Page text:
Such environment definitely makes you think differently. The only issue I had is that I went there without an earlier defined schedule and maybe at that moment I didn’t have a tough deadline approaching, so it was easy for me to work fewer hours and make an excuse to escape to the beach or just walk around. All my colleagues claimed to be a lot more productive than in Belgrade, some even working around 12 hours a day. The important thing if you’re not going alone is to have a good crew or join some of the coworking places in Ubud where you will meet cool people to explore the island together. Actually, meeting people who visit places like Bali might be an interesting addition to any kind of trip.   

For more practical advice on prices, safety and housing I recommend this overview. In case you are already planning your own trip the whole guide on various topics about living and working from Bali could be useful too.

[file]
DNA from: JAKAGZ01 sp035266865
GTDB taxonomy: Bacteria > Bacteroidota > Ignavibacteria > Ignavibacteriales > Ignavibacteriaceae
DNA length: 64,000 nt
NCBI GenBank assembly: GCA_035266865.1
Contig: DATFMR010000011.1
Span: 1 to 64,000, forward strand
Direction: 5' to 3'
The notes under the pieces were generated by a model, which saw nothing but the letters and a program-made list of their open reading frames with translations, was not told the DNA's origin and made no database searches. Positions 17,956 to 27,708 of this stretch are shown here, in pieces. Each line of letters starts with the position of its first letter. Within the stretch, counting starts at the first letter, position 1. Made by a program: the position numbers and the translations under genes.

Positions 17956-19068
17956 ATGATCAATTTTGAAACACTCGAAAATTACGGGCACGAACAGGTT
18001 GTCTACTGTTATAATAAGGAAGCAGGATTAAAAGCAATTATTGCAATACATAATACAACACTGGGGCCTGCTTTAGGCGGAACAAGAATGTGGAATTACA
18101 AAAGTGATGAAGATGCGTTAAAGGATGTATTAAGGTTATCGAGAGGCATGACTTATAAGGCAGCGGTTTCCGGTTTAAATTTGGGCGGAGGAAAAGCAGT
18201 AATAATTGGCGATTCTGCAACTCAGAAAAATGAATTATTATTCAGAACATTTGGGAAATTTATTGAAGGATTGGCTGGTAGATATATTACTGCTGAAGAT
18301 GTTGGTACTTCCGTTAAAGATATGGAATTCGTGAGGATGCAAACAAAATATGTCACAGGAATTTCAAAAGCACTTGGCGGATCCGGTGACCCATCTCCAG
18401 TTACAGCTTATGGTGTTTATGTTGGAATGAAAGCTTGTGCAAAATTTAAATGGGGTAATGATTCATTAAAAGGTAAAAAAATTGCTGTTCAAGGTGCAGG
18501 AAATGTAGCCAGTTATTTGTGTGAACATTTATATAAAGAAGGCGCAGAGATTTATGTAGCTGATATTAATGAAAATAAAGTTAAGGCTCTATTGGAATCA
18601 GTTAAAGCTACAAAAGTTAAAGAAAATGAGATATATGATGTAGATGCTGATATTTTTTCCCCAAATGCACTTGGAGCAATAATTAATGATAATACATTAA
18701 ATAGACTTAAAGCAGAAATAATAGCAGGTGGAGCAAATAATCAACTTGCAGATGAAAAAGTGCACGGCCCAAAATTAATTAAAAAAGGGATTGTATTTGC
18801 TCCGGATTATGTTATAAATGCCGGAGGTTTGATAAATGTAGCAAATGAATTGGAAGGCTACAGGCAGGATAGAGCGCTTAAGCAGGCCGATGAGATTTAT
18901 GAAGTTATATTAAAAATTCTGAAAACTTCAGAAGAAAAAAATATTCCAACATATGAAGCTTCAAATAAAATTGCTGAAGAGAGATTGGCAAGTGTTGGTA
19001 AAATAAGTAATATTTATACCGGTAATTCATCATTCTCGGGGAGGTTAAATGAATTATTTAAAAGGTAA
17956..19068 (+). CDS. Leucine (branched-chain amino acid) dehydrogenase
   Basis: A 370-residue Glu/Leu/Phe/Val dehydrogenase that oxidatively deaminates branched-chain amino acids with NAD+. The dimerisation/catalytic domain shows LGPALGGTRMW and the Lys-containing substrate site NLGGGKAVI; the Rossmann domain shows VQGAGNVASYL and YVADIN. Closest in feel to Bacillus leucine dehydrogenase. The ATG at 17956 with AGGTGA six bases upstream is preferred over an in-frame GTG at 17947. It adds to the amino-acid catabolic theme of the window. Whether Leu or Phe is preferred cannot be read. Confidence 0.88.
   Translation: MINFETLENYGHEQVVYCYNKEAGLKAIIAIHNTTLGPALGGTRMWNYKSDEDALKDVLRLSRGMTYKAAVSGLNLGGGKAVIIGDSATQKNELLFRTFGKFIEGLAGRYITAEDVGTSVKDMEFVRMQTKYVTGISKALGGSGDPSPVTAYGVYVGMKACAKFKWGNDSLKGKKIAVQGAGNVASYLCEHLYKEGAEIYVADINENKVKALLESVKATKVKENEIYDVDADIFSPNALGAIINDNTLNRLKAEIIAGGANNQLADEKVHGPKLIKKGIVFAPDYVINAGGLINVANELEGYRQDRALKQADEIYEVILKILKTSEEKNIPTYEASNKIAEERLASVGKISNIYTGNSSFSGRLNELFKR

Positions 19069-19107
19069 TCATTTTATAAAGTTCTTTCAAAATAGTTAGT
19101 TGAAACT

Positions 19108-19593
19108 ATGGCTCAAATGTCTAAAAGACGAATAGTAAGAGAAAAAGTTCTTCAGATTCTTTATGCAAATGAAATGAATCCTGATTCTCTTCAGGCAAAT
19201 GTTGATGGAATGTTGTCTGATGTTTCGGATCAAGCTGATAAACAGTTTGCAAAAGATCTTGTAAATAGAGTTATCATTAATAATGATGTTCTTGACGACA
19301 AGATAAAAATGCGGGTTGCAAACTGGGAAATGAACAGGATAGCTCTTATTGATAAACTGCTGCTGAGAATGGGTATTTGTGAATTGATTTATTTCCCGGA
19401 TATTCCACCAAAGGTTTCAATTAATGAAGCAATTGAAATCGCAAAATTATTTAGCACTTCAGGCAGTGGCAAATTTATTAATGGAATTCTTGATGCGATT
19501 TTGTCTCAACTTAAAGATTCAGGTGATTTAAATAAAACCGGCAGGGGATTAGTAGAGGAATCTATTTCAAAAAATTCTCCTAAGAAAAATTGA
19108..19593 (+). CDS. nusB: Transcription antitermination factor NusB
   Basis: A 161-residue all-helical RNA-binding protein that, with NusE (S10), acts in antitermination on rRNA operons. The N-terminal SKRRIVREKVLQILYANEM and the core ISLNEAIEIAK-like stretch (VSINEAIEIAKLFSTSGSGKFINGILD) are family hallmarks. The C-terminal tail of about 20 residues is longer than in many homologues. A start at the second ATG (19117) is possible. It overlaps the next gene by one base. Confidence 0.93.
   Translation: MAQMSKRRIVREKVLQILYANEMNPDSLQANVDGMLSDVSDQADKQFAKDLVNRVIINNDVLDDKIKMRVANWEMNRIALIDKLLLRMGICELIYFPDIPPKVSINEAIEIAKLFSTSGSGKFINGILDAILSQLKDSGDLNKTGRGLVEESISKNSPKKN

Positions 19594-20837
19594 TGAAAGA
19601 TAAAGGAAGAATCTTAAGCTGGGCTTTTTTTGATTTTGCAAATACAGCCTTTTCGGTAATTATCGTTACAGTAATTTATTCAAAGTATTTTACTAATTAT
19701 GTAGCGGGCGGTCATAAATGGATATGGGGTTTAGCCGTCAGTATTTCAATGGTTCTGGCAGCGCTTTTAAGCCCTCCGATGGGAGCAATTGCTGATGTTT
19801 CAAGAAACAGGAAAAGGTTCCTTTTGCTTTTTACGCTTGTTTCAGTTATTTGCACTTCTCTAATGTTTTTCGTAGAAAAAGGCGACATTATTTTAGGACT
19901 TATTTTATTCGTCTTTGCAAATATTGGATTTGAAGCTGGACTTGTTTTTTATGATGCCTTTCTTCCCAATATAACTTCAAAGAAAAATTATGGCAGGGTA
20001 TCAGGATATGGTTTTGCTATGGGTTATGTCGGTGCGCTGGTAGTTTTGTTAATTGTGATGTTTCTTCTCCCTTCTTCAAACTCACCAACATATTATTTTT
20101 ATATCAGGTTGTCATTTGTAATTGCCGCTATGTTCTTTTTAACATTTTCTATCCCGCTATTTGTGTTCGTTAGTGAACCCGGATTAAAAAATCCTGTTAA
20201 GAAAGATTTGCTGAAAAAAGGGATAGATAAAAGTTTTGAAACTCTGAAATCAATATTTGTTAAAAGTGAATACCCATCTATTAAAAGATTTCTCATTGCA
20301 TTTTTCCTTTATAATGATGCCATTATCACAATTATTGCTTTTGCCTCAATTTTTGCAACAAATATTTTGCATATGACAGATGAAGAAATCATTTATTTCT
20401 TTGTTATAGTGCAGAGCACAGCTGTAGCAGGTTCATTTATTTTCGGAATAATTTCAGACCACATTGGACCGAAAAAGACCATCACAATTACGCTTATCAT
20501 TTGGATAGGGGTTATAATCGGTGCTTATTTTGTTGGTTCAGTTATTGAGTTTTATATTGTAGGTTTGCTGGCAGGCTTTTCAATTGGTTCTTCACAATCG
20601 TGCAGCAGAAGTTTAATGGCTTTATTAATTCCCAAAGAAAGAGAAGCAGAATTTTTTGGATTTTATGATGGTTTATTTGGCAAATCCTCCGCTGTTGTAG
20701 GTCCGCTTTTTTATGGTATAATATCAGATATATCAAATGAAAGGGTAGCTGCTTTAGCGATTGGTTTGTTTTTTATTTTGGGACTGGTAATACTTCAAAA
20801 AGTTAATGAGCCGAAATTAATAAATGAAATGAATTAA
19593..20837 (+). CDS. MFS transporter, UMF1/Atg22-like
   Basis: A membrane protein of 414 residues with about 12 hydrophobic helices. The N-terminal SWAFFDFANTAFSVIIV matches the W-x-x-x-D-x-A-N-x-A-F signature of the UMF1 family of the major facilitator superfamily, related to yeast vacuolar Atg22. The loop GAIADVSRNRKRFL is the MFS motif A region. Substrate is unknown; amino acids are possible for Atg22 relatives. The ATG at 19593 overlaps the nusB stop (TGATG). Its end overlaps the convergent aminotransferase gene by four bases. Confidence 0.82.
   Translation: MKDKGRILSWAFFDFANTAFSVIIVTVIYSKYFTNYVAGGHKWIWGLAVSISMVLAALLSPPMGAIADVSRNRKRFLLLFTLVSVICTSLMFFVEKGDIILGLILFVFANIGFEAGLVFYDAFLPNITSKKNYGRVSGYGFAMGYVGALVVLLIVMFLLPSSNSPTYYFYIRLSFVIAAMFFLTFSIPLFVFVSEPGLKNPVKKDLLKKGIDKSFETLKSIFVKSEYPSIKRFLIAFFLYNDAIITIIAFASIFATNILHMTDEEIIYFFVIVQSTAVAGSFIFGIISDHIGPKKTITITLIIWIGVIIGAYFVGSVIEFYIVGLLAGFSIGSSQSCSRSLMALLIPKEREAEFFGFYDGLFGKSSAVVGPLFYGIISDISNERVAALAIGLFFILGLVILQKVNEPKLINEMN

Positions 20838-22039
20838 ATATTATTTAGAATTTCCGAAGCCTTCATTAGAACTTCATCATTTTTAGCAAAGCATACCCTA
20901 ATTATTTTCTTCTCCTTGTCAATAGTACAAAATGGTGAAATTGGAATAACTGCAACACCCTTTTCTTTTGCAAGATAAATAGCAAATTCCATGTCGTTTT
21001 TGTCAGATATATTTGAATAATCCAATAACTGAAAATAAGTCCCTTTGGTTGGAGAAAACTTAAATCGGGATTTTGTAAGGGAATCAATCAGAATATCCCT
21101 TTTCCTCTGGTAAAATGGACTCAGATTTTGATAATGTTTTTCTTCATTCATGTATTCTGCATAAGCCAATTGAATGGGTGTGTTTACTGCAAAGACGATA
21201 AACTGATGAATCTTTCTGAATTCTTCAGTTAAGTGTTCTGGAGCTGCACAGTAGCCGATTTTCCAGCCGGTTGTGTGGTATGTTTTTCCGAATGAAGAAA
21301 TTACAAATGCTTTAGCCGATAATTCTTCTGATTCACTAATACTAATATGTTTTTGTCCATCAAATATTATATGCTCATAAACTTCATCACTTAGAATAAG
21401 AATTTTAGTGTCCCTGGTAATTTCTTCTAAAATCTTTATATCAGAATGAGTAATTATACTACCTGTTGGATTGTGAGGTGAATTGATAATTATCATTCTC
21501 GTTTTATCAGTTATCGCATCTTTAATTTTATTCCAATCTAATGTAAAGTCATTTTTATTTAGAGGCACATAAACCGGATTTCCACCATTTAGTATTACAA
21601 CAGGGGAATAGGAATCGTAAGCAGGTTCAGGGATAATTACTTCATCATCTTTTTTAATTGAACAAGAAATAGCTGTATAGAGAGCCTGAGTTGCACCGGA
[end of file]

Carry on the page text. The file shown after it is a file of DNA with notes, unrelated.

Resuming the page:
After those two amazing weeks, most of the group went back to Serbia, but the three of us took a vacation and went on to explore Gili Trawangan and Java for the next 15 days. Hopefully, this story left you curious to read the next posts about this more leisurely part of the adventure.